Judgment and the Chocolate Epiphany

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“All you need is love. But a little chocolate now and then doesn’t hurt.” Charles M. Schulz

We relaxed into a sense of belonging because of each other’s sense of not belonging.

Over a jar of Fruition fudge, my friend and I talked into the afternoon about marriage, kids, church, good places to eat, houses, marriage, travel, kids, good places to eat … you know, rambling, repeating and roaring laughter.

One thing led to another led to another.

She and I confessed to each other that we both often stay to ourselves because sometimes we feel misunderstood, and the worst is when we feel judged.

We talked about the pain when a friend made harsh statements, placing religious rules ahead of the relationship. And how church is often the last place hurting people can find help. Our minister preached, “We were created to belong. That’s why we’re surprised when it is difficult to fit in at the place where we expect it to be easiest, at church.”

It’s one of the first times I shared, outside my husband and kids, about the conflict of being a Christian writer, yet feeling uncomfortable quoting scripture and overtly witnessing from my blog, or anywhere else for that matter. I appreciate friends who write Biblical insights, who talk about Jesus being their savior, and the Holy Spirit being their guide. It’s the same for me.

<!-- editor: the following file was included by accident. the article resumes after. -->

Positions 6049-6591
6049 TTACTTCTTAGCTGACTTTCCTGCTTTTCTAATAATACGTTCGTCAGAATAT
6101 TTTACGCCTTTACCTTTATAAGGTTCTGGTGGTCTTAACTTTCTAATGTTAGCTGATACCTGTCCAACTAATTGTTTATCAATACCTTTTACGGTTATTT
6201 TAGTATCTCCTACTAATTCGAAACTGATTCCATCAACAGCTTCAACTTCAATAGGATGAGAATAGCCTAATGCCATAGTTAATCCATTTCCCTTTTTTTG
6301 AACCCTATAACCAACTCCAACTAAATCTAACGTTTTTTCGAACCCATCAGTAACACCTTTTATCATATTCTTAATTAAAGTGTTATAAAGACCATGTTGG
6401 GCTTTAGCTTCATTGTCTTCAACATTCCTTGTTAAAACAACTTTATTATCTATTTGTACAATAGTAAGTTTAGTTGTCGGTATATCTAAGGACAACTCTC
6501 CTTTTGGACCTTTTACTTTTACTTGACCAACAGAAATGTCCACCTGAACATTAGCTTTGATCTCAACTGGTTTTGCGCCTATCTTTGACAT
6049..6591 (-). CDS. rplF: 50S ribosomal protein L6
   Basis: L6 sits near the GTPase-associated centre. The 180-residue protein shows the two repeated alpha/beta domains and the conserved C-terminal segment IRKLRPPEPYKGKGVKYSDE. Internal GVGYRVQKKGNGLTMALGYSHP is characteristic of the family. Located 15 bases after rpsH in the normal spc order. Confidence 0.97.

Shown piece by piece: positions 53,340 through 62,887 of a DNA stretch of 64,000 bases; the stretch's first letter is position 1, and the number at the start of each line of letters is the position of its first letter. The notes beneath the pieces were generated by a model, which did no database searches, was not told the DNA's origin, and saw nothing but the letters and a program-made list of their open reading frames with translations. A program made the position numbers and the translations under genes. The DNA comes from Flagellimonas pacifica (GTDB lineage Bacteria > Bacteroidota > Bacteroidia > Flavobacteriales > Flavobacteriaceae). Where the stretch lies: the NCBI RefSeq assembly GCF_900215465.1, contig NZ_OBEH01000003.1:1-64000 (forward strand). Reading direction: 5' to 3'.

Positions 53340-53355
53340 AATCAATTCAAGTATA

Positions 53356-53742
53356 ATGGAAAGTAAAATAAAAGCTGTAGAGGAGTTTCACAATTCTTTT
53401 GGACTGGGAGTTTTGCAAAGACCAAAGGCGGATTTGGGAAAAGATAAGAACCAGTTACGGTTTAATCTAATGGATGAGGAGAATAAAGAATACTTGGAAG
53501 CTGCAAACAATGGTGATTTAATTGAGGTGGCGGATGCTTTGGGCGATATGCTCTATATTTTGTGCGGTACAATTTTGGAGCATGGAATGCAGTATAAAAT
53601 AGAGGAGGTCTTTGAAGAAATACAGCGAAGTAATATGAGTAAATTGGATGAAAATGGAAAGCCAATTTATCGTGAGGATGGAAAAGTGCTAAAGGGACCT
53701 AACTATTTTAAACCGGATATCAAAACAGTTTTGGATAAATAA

However, my experience with religious abuse sometimes makes every hair stand on end when I read about the day of judgment, righteous anger, and the sins of the father. Not that I don’t believe and know the value of each one, it’s just I’m sensitive that not everyone’s encounter with religion has been warm and fuzzy.

Maybe its been more like they’ve been burned and they’re never coming back for more.

Devotions, sermons, conversations about religion, sometimes just one doctrine-packed word can trigger a grim feeling inside me that God is about condemnation and punishment.

Instead, I want to believe he’s about breaking religious rules and running amok with outrageous love.

“You need to write about that,” said my friend. “More people than you know are hurting and need that help.”

Who needs your help? What are you going to do about that?

WRite wHere I’m supposed to be – She’s right. I need to reach beyond chocolate and affirm my right to belong and blog about it. What about you? We were all created to belong, you know? Chocolate sometimes brings friends together for more important stuff. Yes, even more important than a jar of fudge.

On the side: Fruition is the company who produces fudge in a jar. Interesting that Webster’s definition of fruition is 1. state of bearing fruit 2. realization.

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4 responses »

  1. Your observation that “breaking religious rules and running amok with outrageous love” is on target with many of us and that kind of writing will reach many. We are not saved by religion. It does not make us better. What makes us better people is our relationship with our Creator, and the love of God, exemplified by his giving his son in love to us, for us. God is love. God is Good. That is worth “breaking all the religious rules and running amok with outrageous love” Pass it on.

    • Joel, I love what you shared, and totally agree it’s our relationship that makes us better people. Rules usually make us rebellious people – unfortunate, but true. I love having a sense of belonging in One In His Spirit. Thanks so much, friend.

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